bacholor of science in Business
My Japanese adventures started at the end of middle school. I was able to travel to Fukui Prefecture and stay in the little ski town of Katsuyama. I returned from this journey with a strong motivation to want to revisit in the future. The next opportunity came for me when I entered college at Colorado University At Boulder. I was looking to study abroad to expand my experience of the world and again Japan came into my focus. I was able to travel with CIEE and attend a summer study abroad program at Sophia University for a summer. While there I attended Japanese classes 5 days a week and attended Japanese business classes in English in the afternoon all the while staying with a host family in Northern Tokyo. The experience left me with a passion for the Japanese language. I returned back to the U.S and finished my business degree with sights to tour Australia as a songwriter and market myself as such, as music had been my passion from early childhood. Upon graduating, I flew East once again and was able to play all over Australia fueled by a desire to live spontaneously and share music. My trip ended in Cairns, Australia where I walked into a Japanese Embassy and inquired how I might be able to continue my worldly travels and revisit my Japanese roots. It was then that I learned about the JET Programe, which is a program that sends young people from around the world to Japan to work in Japanese school systems and assist with English education as well as share culture. I jumped at the opportunity and applied from Australia and then returned back to my home town of Aspen, Colorado to work the winter season. I passed the interviews and a summer later found myself in an airplane once again headed to the small rural village of Naraha Machi. At this point my Japanese level was quite low as three years away from the land had left me with a desire to learn once again. The rural village was a crash course in Japanese speaking, however virtually no one spoke English and so the learning curve to learn Japanese was steep.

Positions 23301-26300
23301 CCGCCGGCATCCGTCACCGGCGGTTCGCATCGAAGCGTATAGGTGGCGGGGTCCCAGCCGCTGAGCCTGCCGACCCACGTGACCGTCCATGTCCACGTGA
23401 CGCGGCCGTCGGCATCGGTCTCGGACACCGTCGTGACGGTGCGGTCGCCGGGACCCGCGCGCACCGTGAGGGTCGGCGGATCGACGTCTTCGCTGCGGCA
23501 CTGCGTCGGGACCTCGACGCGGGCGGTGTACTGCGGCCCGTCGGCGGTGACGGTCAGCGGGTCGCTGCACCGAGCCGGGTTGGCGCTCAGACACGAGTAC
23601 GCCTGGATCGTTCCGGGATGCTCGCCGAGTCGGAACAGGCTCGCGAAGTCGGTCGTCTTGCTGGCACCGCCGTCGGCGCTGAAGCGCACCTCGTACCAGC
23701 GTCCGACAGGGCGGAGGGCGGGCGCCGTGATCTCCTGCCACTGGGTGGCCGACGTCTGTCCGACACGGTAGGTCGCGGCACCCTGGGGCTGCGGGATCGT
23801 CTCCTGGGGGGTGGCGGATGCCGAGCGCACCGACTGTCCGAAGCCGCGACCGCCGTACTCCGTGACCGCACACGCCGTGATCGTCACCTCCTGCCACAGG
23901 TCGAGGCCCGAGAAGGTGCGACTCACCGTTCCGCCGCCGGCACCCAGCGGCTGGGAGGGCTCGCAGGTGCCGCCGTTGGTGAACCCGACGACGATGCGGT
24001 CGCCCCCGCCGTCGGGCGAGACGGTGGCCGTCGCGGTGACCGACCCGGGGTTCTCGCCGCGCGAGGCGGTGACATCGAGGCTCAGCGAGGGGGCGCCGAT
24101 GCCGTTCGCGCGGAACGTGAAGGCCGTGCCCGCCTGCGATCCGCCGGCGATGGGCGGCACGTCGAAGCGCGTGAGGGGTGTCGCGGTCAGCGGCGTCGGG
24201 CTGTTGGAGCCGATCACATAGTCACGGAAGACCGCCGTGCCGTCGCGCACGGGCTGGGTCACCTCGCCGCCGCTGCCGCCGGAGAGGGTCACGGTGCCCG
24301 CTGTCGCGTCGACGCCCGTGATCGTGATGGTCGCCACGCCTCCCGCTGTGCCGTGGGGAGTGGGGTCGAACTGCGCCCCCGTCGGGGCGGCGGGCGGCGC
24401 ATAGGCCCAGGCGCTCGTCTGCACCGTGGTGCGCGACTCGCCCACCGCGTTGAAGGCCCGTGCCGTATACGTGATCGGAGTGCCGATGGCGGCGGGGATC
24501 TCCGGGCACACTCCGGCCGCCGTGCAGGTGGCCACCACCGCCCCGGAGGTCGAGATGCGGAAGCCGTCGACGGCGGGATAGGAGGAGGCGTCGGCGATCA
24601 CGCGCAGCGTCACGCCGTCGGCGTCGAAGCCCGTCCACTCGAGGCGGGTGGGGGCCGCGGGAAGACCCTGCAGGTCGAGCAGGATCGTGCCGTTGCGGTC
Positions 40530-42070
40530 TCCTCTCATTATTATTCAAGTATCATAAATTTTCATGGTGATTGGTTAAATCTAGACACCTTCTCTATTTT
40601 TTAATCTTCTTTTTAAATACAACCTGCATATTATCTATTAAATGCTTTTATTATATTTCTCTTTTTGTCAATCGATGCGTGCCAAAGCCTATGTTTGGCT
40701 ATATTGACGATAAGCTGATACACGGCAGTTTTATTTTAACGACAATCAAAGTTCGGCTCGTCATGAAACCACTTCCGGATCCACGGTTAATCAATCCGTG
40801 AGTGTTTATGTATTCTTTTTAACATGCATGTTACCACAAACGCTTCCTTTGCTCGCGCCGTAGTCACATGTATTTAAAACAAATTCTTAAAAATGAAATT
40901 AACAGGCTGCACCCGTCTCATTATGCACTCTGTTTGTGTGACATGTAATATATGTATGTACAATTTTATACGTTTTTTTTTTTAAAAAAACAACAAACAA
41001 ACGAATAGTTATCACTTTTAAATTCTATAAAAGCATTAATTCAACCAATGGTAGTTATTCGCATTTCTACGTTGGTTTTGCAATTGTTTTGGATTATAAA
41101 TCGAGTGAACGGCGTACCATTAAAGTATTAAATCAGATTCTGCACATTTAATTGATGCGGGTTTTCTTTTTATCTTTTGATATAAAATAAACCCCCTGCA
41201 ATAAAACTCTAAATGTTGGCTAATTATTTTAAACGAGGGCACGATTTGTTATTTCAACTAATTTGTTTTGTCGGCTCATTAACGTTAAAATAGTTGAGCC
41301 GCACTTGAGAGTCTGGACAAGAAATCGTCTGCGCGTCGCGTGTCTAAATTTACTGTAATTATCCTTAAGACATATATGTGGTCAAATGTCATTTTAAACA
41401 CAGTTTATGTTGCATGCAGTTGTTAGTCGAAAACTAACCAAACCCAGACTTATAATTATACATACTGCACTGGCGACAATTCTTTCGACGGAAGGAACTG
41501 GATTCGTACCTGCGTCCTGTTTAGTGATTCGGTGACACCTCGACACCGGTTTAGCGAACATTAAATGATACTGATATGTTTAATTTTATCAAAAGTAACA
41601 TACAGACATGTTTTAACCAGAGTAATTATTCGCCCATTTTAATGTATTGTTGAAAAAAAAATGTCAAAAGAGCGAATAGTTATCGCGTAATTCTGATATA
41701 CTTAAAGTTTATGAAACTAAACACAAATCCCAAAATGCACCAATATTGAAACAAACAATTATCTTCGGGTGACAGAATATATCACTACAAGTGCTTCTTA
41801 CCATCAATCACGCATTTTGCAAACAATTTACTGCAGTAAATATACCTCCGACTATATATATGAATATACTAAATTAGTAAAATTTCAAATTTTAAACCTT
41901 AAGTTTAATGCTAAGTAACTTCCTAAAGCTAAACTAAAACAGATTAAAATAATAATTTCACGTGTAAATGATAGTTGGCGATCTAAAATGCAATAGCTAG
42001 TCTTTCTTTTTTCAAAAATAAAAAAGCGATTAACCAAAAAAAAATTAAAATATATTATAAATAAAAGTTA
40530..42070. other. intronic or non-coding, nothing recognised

After two years of living in Fukushima Prefecture in the little town of Naraha teaching elementary and middle school students, the March 11 Earthquake put the power plant 10 km away from my town into dire straits and I evacuated myself to nearby Iwaki and then took some friends a day later to Tokyo and then drove to Osaka before deciding to return to the U.S and try to raise money in my home town for Fukushima. After a period of hard decision making and a few months later I was relocated to Yamagata Prefecture and was able to finish my last year in the JET Programe teaching high school students and was able to play music for various cultural festivals in effort to raise money for the coast. After my four year JET Programe contract ended I found an English teaching job in nearby Sendai, but the different working environment did not work out and I found myself attending a Japanese international college hoping to pass my N2 certification test that would give me an ability to work as a translator in Japan. I was not able to pass the N2, but was able to pass a N3 certification exam. I soon returned to the states and currently have just graduated massage school, teaching a group of kids Japanese in my spare time and also continuing to perform as a songwriter in Aspen, Colorado. I am passionate about all the skills I have learned and have so far found that success seems to be measured by expansion, which equates to experience. I love running up the mountain by my house most mornings and looking out onto the sun hitting the distant peaks that light up like a flame with the coming of each day.
My Japanese adventures started at the end of middle school. I was able to travel to Fukui Prefecture and stay in the little ski town of Katsuyama. I returned from this journey with a strong motivation to want to revisit in the future. The next opportunity came for me when I entered college at Colorado University At Boulder. I was looking to study
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